Google Drive: Why you’re a sucker if you pay for online file storage Photograph by Google. Rumors that Google would get into the online storage game have been swirling longer than some of its rivals have been in business. The first bit of evidence appeared online in 2004, the year Mark Zuckerberg launched Facebook. Every few years since then, Google acolytes have stumbled upon fresh proof that the GDrive was imminent. And yet it never came. Farhad Manjoo is a technology columnist for the Wall Street Journal and the author of True Enough. Follow Eventually, people stopped waiting. Now, finally, Google is joining the party. To be fair, there are some unique features built into Google Drive. But don’t pay Google for extra space. Google, Microsoft, Dropbox, SugarSync, and box.com all give away some space for free, and then ask you to pay a few dollars a month for more. For Microsoft and Google, this state of affairs isn’t so bad. Imagine a service that kept track of all these different drives for you.
The Future of the Internet Advertisement “In only a few short years, electronic computing systems have been invented and improved at a tremendous rate. But computers did not ‘just grow.’ They have evolved… They were born and they are being improved as a consequence of man’s ingenuity, his imagination… and his mathematics.” — 1958 IBM brochure The Internet is a medium that is evolving at breakneck speed. It’s a wild organism of sweeping cultural change — one that leaves the carcasses of dead media forms in its sizeable wake. An illustration of a computer from a 1958 IBM promotional brochure titled ‘World of Numbers’ So what’s the next step in its evolution, and what’s the big picture? This article will offer in-depth analysis of a range of subjects — from realistic expectations stemming from current trends to some more imaginative speculations on the distant future. Security “Death of the Open Web”? There is a growing sentiment that the open web is a fundamentally dangerous place. Security Solutions Freedom Mr. Ms.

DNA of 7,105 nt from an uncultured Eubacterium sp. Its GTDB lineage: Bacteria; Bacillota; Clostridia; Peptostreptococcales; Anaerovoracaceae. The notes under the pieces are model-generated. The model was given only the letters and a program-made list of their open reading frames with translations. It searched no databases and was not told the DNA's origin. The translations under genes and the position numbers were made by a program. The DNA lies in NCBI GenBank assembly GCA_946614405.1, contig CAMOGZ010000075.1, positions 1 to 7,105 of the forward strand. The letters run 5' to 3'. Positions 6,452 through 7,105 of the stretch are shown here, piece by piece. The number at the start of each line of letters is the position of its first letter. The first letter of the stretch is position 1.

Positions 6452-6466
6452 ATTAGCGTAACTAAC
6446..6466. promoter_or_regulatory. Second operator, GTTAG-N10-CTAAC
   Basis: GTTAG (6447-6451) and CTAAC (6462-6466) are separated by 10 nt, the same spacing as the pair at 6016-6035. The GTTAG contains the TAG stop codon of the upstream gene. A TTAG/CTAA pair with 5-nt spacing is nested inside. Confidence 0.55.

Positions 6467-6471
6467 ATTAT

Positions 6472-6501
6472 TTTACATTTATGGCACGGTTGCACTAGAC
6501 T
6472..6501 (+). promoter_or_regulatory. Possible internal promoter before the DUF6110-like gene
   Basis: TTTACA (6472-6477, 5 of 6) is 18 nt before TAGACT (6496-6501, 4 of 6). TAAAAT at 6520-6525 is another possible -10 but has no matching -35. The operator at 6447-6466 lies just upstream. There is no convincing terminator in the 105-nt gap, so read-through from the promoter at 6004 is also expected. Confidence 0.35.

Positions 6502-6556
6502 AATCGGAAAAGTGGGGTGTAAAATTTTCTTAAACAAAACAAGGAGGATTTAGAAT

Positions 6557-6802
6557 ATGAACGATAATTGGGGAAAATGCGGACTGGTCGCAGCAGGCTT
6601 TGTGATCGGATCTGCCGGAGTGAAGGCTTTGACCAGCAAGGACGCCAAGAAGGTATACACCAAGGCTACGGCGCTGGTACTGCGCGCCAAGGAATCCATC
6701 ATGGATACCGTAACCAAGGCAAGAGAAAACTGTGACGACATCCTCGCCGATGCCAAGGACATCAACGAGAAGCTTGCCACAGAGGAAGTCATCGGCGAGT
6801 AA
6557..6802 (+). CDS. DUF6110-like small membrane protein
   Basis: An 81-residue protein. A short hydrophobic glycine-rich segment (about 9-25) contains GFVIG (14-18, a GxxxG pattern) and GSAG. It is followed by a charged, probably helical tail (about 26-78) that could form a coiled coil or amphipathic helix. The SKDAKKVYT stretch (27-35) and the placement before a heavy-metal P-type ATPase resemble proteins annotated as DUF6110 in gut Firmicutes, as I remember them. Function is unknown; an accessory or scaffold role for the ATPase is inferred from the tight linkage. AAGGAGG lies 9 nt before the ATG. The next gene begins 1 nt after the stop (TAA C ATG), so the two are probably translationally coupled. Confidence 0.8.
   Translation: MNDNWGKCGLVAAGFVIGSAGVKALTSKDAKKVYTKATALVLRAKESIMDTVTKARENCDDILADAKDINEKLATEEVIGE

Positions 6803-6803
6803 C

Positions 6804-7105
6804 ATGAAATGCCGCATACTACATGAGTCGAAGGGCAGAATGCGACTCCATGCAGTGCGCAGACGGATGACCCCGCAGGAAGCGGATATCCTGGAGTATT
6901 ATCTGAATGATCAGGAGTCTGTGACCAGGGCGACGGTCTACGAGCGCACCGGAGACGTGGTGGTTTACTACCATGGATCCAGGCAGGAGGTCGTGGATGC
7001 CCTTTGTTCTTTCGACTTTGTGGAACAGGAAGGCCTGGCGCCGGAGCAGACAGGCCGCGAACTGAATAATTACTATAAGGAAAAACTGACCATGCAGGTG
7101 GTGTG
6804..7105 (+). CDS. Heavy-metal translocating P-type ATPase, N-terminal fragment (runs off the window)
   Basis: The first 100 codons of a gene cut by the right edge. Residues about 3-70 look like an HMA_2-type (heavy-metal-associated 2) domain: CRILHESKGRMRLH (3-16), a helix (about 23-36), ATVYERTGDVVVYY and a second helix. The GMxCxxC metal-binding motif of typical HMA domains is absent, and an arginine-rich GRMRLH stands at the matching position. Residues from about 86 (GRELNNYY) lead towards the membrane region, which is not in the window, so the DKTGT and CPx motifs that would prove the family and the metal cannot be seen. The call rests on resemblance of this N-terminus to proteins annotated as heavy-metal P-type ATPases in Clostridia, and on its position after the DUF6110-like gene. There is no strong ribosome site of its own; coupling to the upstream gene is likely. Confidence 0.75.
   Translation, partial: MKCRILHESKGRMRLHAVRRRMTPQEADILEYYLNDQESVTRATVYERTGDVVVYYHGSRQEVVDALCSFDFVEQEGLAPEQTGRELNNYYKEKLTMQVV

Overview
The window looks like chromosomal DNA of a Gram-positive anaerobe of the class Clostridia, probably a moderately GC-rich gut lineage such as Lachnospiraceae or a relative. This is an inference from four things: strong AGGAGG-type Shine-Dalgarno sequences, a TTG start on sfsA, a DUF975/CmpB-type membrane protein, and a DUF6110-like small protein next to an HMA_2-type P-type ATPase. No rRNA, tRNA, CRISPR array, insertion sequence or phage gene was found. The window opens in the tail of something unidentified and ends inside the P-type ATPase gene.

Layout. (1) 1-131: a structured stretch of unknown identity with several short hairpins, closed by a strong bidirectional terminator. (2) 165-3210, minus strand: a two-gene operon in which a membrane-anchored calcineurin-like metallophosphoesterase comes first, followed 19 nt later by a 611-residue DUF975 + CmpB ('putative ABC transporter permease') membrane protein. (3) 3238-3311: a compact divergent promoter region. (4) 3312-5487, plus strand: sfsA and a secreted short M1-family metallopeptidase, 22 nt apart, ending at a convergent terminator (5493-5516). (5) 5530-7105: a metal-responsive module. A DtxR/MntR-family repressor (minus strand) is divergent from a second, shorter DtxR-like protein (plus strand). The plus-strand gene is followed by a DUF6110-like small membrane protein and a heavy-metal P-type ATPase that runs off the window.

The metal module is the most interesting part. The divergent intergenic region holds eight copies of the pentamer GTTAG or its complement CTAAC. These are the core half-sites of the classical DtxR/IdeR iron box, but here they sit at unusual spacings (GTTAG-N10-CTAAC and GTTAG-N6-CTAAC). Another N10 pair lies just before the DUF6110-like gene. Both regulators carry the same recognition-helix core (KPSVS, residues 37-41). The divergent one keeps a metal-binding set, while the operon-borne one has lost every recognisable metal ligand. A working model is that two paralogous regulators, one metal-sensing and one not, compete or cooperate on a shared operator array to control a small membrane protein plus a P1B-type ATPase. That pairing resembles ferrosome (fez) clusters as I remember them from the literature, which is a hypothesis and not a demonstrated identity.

Negative SEO: Looking for Answers from Google It seems that we're finally starting to see more of what many have suspected for a long time. That others can indeed affect your rankings with bad links. Otherwise known as "negative SEO." And this time it's going to be damned hard to get the worms back into the can. Let's go back a bit first shall we? Over the years Google has always stated that what others did, in particular, with bad links, can't hurt your sites rankings. That's been changing though. Then there was the Google guidelines which have been morphing, as reported by Shaun Anderson From: "Can competitors harm ranking? To: "There’s ALMOST nothing a competitor can do to harm your ranking or have your site removed from our index." Then on March 14th to: "Google works hard to prevent other webmasters from being able to harm your ranking or have your site removed from our index. OK, great. See that bit there? All of that only matters if your website is hooked up to Webmaster Tools. The Game is Afoot! What's the Answer? Handy for: